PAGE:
[00:41:02] So this is a great example. When people people ask, like, where do I find stories to tell? Very few listeners will have something is like, whoa, is that. But the takeaway is the same to reflect on experiences you’ve had in life that are very memorable. And then you can figure out later how you want to use the story. But think about anything that stands out for you. And then also even more importantly, moving forward, any sort of situation that happens even throughout the day, that’s not as big as that that you like. So that was wild or wow. That took me off guard or caught me off guard. Note to self there’s a story there. So in that. So that’s a great example of you don’t have the starting point is like something that had an impact on you. So when you’re saying like, how did I get here to this terrifying place? Can you say a little more about more about what that meant to you? Like, how did I get here? And I don’t want to get on the helicopter.
[00:42:07] Yeah, I was just like, how did I make a series of decisions that got me here? Like, I just couldn’t like.
[00:42:19] Could I go back in time and say, you know, no, I’m not going to go to Iraq or no, I won’t be on the advance team or no, I won’t do humanitarian assistance in war zones? Like, where could I have gone back in my life and said, no, that would have gotten me someplace safer.
[00:42:39] It was really a profound a profound question. How did I get here? Like, how did I keep saying yes to get me here?
[00:42:48] Yeah, man. OK. So this is a great example of you can use the same story for multiple purposes. So let’s let’s say you’re working with somebody. Whoo! You can see they’re on a very bad trajectory. And you know, if you challenge them directly, they’re just going to, you know, get defensive. You could tell that story up to this point. The point that you shared it. And that would be a great way to. Get the person to be thinking about where the sum total of our our choices are decisions. Now, if I let’s say if I were if I were you and I and I was telling that situation, that story for this for that purpose, I might I would then. We’ll link that. Really? Whoa. Dramatic story of a decision tree to a more prosaic one that that person might relate to. And so so I’ll be you OK for a second. So. So I’m thinking back like as these. Straight out of Apocalypse Now, these Blackhawk Black Hawks are settling down. And the sound of the rotor when the wind. I’m like, oh, my God. Yeah. Like this. These thoughts are racing through my mind. How did I get here? And, you know, they say how, like people say they’re about to die or think they’re going to die. Their life flashes before their eyes. That’s kind of what was happy to this.
[00:44:28] This rapid sense of of the different decisions that, yes, yess I made that got me here versus someplace safer. And when they asked me if I was up for doing X and I said yes, because I didn’t want to seem like I wasn’t a go getter, I was. I was trying to put on like like a strong, high initiative persona. I mean, that’s who I am. But I really want to impress upon them. And because I was more concerned about what they thought than me than what I thought. I said yes. When looking back, I’m on the tarmac like, damn, I should have said no. And there were a bunch of steps along the way. And and, you know, even though that’s an extreme example, I know their example. There’s things in all of our lives less extreme, like, for instance, and this actually comes from Arizona hypnotherapy, where you called it truisms when we we use a line that helps connect people to universal experiences. So like, who hasn’t had the experience of getting warning signs in a relationship where this person is in a really good match for me? But we ignore them and then months turn into cetera. Zero. Yeah. Yeah, yeah. So that would be that would be awesome. Like super powerful story for that. Now, what happened when you got on the helicopter? Like what happened next?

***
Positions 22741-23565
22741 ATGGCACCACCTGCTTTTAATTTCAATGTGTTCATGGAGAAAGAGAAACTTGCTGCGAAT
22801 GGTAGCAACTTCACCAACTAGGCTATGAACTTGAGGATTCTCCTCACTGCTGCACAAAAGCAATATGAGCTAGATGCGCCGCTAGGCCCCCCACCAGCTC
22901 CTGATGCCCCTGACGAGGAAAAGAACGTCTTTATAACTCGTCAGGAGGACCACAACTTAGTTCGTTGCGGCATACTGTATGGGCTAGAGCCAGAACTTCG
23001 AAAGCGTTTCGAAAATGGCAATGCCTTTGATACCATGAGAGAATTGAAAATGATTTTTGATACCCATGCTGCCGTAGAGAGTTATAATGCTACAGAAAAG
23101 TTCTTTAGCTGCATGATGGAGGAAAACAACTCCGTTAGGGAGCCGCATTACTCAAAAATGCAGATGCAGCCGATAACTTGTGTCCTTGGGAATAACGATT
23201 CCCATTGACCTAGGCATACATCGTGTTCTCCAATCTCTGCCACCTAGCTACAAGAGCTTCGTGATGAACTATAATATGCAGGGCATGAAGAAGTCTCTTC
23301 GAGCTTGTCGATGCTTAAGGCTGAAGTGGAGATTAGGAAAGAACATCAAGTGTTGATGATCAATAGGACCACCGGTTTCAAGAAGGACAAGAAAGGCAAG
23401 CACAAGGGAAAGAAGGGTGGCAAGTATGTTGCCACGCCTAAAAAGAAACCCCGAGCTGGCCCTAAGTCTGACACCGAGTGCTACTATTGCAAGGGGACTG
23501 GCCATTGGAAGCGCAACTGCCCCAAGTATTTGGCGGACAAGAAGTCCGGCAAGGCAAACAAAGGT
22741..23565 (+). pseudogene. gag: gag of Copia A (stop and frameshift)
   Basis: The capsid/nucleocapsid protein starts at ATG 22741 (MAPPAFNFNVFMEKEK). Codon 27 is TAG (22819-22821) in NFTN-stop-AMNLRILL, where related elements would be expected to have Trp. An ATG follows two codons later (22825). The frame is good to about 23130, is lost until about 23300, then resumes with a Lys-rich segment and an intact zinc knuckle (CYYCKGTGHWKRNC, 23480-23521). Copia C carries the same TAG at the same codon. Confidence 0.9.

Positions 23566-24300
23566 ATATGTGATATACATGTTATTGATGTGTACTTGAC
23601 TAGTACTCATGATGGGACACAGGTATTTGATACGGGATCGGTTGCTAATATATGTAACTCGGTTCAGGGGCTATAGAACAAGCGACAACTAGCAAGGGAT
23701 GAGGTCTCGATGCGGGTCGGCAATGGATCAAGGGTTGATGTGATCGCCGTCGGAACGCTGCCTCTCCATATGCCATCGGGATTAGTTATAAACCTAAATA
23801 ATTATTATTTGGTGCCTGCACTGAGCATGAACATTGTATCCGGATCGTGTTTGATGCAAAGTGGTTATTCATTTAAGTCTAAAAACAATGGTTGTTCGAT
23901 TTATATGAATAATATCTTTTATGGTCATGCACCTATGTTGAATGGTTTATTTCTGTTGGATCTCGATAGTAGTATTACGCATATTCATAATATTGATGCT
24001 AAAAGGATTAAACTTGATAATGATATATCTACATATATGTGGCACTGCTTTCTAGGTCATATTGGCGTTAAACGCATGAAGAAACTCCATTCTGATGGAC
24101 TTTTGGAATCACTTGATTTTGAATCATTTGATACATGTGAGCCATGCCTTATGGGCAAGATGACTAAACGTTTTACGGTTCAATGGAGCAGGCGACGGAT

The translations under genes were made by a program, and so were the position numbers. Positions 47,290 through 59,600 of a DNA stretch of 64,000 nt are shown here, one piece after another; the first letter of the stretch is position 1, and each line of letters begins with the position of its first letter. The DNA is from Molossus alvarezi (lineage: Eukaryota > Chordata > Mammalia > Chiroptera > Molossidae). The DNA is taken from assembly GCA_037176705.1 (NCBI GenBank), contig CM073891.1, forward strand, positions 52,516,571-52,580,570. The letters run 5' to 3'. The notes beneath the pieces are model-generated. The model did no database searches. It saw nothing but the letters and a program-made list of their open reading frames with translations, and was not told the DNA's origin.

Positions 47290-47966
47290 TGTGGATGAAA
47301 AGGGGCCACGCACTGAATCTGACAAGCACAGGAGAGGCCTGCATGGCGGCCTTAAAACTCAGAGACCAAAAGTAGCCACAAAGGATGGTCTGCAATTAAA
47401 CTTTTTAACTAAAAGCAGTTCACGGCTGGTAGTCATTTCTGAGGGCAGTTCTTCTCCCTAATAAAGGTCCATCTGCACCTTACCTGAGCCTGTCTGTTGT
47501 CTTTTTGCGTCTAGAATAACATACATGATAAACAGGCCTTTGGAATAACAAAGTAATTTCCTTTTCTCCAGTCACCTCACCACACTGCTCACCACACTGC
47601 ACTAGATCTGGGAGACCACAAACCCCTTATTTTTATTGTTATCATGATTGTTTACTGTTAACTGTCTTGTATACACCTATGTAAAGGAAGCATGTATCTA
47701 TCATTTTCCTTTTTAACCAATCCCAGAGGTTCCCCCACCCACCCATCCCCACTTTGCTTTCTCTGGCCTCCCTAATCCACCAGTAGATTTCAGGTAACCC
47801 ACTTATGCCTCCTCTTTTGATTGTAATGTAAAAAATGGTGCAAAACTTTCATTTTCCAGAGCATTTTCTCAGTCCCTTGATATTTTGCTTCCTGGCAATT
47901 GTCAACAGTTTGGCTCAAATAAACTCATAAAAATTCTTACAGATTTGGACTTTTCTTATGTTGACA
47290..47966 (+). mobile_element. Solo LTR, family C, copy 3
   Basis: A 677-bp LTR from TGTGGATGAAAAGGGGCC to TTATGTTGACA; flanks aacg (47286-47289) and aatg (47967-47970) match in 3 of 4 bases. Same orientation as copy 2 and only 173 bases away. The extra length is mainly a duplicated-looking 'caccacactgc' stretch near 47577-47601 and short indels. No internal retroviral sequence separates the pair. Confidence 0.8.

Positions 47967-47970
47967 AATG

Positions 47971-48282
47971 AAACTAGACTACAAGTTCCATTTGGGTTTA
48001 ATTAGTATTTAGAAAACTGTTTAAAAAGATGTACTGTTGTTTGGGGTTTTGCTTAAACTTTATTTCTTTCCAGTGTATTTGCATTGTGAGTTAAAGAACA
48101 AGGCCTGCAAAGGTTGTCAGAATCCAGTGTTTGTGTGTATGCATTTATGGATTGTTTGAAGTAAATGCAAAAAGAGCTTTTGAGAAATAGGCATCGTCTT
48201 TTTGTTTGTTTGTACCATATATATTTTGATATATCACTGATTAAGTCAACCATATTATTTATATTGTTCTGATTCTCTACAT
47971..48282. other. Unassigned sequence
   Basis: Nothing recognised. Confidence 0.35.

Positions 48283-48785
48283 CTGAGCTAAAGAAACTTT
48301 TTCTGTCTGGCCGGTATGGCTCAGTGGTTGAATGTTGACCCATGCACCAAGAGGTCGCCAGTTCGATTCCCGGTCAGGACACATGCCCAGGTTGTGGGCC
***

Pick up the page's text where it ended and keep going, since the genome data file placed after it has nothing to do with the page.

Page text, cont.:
[00:45:56] So I get on and it and then it kind of I got on. I absolute I was terrified. I was shaking and I couldn’t the the seat belts on a Blackhawk are very complicated. They’re like a four way seat belt with lots of different buckles because, you know, obviously you want to be very well belted in. And I couldn’t figure it out. And I realized that the guys were sort of fighting over who got to help me put my right my my seat belt on. Yes. I was a young woman, but I also realized immediately that I in that moment was the VIP. I was the person that they were all thinking, we’re going to keep her safe. Yeah, because that’s how they’re trained. They’re trained in keeping people safe. And I was the one who I was the VIP. I was the very important person. And that was something super cool. I was so touched and like, they are all here to protect me and keep me alive and take a bullet for me. And it was just it was beyond touching. It was moving that I knew I knew that they would do that. I knew that they would take the bullet for me. And that’s not figuratively.
[00:47:11] That’s literal. Literally. Yeah, absolutely. So, so awesome salvage. Oh, this is so awesome. So two things come to mind.
[00:47:21] So one is that would be a great like telling up to that part of the story, a great metaphor for four really gifted soul based entrepreneurs who are like who in my you know, to toot my horn especially, let’s say I’ve got something.
[00:47:46] Let’s say there’s some like, quote, super successful entrepreneur that they know they have something that would help that person. But that person’s in the external world way more, quote, successful than that. Mike, who am I to say I’ve got something that could help them? You telling that story? You see, the reframe is like totally shifts the perspective and. You can better believe they will never forget that story.